emdr therapy

Eye Movement Desensitisation  and Reprocessing (EMDR) therapy is an highly effective and extensively researched treatment for trauma. The World Health Organisation, American Psychiatric Association, American Psychological Association, UK National Institute for Health and Care Excellence, the US Dept. of Veteran Affairs/Dept. of Defense, the Cochrane Database of Systematic Reviews, and many other international organisations recognise EMDR as an effective treatment for trauma.

When we experience a disturbing event, our brain is capable of processing it and metabolising the disturbance, and grow and learn adaptively from the experience. Sometimes an event may be so disturbing that it gets "stuck" and doesn't finish processing. The event remains in the form of "live shrapnels" of images, sounds, smells, emotions or bodily sensations. These can be triggered by seemingly ordinary incidents, and our mind and body reacts as if it is still experiencing the disturbing event. 

EMDR can help metabolise these "stuck" experiences. It helps the brain resume the processing so that a healthy and adult perspective of the event emerges. 

EMDR is not the same as hypnosis. EMDR doesn't require clients to enter a trance-like state. In EMDR therapy, clients are aware of their thoughts and body sensations at all times. The side-to-side (bilateral) eye movement frees up the brain so that it can resume processing the traumatic material. 


When we discuss trauma, the most common issue that springs to mind is Post-Traumatic Stress Disorder (PTSD). However, EMDR can be used for a wide range of issues in addition to PTSD. 

Many mental health issues have their origins in trauma. EMDR has been successfully used to treat a variety of psychological issues, including but not limited to - 


Aside from the fact that EMDR is a gold standard of trauma therapy and can be applied to treat many mental health issues, there are some specific reasons why clients prefer EMDR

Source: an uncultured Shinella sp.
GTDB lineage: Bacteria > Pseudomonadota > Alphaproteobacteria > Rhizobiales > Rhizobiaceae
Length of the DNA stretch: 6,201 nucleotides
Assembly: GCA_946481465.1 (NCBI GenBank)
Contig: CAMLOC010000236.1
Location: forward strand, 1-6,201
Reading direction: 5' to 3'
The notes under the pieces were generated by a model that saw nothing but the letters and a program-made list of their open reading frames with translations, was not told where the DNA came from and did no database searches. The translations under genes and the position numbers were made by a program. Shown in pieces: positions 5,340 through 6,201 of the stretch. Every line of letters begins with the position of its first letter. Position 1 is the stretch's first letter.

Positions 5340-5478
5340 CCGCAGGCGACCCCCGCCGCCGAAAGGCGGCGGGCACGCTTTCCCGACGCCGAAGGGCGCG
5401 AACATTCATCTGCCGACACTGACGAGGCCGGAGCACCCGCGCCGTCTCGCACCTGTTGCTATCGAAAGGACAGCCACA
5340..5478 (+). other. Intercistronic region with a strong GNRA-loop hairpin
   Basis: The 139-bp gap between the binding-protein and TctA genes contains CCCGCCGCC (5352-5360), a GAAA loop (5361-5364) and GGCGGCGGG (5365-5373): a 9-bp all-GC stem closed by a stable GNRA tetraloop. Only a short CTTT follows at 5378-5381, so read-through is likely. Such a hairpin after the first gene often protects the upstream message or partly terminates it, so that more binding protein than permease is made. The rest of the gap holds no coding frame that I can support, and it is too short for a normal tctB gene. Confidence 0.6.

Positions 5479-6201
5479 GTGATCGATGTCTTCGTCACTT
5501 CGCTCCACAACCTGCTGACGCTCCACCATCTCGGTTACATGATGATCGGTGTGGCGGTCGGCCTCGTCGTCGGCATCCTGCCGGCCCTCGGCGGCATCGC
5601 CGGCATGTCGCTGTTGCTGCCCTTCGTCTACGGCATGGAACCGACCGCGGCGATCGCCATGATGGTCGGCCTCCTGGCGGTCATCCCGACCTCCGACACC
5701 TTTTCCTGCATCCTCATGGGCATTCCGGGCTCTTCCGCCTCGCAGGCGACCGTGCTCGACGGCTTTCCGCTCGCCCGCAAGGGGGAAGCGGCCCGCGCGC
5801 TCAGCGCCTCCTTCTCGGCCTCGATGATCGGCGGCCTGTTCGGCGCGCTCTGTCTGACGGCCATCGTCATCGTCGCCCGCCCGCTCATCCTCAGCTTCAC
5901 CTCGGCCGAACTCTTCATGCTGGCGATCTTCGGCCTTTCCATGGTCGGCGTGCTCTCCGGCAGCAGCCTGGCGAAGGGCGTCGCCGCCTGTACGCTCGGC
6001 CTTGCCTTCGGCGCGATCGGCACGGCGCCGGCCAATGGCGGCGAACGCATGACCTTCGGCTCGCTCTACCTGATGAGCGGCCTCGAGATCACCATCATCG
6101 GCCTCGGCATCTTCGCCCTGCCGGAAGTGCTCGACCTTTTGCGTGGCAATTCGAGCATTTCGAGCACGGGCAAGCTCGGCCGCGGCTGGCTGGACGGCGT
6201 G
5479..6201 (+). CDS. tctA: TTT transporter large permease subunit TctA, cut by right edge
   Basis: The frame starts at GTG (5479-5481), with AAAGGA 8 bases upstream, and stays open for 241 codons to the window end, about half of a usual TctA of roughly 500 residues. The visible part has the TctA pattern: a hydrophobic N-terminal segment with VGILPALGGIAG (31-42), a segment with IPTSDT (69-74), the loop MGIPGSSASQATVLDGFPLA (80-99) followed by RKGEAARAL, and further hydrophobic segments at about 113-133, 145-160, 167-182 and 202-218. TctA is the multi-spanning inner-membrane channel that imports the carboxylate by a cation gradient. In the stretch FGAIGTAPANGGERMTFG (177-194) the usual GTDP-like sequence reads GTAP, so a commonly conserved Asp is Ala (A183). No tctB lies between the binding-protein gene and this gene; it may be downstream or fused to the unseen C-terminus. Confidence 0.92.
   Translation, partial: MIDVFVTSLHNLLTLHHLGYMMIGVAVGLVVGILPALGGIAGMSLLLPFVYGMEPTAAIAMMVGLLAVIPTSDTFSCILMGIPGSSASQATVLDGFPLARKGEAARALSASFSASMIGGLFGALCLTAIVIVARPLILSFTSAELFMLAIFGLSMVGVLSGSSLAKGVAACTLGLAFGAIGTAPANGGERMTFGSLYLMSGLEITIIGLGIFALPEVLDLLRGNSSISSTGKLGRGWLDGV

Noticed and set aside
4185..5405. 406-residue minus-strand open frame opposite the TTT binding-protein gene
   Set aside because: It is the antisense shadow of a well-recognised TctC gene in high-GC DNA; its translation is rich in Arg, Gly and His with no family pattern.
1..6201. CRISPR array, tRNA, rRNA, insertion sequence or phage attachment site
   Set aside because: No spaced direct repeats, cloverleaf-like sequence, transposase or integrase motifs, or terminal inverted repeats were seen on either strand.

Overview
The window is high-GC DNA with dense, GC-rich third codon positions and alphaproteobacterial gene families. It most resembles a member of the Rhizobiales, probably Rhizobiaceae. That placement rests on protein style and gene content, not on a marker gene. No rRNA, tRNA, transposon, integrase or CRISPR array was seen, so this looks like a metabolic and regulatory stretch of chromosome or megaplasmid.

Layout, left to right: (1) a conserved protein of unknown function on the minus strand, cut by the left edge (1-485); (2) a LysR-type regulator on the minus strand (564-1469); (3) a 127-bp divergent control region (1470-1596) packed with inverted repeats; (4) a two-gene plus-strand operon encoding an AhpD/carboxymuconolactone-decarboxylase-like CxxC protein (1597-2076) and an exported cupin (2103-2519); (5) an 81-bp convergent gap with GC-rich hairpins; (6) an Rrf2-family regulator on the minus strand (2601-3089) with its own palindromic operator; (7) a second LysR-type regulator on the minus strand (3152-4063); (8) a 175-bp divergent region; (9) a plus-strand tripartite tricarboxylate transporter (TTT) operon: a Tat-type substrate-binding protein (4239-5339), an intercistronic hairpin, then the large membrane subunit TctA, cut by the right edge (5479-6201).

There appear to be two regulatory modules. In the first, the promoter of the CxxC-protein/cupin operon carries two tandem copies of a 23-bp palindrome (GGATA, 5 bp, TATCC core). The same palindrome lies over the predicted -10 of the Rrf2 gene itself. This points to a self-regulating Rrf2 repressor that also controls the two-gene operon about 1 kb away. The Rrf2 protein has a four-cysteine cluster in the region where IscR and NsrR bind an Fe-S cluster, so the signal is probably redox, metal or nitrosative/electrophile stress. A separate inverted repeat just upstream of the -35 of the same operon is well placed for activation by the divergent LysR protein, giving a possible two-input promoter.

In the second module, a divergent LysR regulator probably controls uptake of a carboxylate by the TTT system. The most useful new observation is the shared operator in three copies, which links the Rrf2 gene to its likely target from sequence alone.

EMDR International Association (EMDRIA) is a non-profit membership and credentialing organisation. Based in the United States, EMDRIA sets the standards and requirements for EMDR training and continuing education in EMDR. Other countries and regions have their own EMDR associations, but EMDRIA is the peak organisation that was formed under the guidance of Dr Francine Shapiro, the developer of EMDR therapy.  

I completed the EMDRIA Approved Basic Training in EMDR under Dr Philip Manfield, and now am preparing to be certified in EMDR. I have regular consultations with an EMDRIA approved EMDR Consultant. 

I am a Full Member of EMDRIA, and you can find me on their therapist directory.


EMDR was developed by Dr Francine Shapiro in the late 1980s. As the story goes, Dr Shapiro was taking a walk in a park, and noticed that side-to-side eye movements reduced the disturbance associated with her thoughts. Thus started her lifelong effort into the research and development of EMDR therapy. 

EMDR recently was in the spotlight with Prince Harry and Sandra Bullock talking about how they benefited from it. 

Prince Harry on EMDR for his childhood trauma

Sandra Bullock on EMDR for her trauma from a home break-in by an armed intruder.